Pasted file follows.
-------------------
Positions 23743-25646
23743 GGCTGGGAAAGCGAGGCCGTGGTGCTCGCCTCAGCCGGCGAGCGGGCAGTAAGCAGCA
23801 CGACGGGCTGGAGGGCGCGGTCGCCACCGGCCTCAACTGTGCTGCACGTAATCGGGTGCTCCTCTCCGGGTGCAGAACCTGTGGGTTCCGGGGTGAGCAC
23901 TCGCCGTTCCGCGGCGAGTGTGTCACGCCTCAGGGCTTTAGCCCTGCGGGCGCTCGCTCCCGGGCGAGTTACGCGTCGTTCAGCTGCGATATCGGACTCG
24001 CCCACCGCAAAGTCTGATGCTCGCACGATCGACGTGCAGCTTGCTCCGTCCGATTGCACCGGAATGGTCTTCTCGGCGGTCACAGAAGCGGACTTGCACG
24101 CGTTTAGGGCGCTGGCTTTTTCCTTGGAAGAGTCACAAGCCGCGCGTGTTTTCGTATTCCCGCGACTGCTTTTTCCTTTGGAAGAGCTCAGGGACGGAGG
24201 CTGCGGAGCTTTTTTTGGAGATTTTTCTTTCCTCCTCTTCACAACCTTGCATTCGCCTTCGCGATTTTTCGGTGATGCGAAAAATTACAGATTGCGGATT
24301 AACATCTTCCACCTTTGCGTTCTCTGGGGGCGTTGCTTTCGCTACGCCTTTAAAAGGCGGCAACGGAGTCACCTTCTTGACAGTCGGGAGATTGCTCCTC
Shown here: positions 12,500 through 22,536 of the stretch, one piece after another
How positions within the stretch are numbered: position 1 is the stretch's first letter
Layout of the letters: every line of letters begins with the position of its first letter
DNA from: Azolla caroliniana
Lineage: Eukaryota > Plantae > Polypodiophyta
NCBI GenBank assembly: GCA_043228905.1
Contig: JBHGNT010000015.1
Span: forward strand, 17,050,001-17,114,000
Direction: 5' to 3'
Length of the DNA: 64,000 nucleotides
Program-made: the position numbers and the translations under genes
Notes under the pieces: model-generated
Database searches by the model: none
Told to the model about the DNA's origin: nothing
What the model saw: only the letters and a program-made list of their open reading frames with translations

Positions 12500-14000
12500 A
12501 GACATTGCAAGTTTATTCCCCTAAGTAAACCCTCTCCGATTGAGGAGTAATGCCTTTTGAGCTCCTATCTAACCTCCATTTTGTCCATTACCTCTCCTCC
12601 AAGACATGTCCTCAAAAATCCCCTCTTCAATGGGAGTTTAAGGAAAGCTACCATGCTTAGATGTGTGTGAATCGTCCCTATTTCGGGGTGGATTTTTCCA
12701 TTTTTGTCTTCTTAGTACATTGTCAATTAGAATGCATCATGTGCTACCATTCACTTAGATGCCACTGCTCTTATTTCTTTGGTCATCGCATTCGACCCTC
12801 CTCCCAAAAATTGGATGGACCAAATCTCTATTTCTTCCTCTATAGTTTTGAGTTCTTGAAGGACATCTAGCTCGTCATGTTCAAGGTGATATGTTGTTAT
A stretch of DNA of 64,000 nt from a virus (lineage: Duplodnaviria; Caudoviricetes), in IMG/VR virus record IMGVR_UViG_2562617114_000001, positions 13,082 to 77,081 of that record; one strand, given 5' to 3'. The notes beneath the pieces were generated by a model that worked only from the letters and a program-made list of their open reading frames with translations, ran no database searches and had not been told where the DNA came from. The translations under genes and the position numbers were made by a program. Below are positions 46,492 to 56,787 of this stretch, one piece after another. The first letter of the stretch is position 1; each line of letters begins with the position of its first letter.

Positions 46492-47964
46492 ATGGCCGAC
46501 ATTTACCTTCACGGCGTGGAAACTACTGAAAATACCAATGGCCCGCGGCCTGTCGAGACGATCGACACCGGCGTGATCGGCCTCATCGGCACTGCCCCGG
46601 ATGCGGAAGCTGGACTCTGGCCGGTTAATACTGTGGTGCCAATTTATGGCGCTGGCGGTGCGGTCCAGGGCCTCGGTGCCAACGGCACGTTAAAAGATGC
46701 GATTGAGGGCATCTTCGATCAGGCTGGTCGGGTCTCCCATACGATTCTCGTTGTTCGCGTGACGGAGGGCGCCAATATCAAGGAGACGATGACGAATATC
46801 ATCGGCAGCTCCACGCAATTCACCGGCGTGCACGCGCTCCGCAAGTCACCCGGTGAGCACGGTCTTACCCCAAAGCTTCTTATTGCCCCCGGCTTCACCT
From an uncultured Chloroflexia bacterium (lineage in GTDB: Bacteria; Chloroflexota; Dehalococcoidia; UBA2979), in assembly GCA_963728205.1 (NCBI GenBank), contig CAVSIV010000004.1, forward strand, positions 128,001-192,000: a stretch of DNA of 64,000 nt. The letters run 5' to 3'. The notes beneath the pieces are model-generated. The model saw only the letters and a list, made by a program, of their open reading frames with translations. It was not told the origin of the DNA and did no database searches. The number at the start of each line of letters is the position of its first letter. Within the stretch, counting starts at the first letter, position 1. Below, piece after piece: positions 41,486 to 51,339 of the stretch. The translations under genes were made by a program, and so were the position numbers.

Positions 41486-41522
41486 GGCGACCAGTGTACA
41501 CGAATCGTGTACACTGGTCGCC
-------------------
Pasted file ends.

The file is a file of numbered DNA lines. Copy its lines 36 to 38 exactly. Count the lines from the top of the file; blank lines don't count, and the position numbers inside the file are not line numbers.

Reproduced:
46801 ATCGGCAGCTCCACGCAATTCACCGGCGTGCACGCGCTCCGCAAGTCACCCGGTGAGCACGGTCTTACCCCAAAGCTTCTTATTGCCCCCGGCTTCACCT
From an uncultured Chloroflexia bacterium (lineage in GTDB: Bacteria; Chloroflexota; Dehalococcoidia; UBA2979), in assembly GCA_963728205.1 (NCBI GenBank), contig CAVSIV010000004.1, forward strand, positions 128,001-192,000: a stretch of DNA of 64,000 nt. The letters run 5' to 3'. The notes beneath the pieces are model-generated. The model saw only the letters and a list, made by a program, of their open reading frames with translations. It was not told the origin of the DNA and did no database searches. The number at the start of each line of letters is the position of its first letter. Within the stretch, counting starts at the first letter, position 1. Below, piece after piece: positions 41,486 to 51,339 of the stretch. The translations under genes were made by a program, and so were the position numbers.

Positions 41486-41522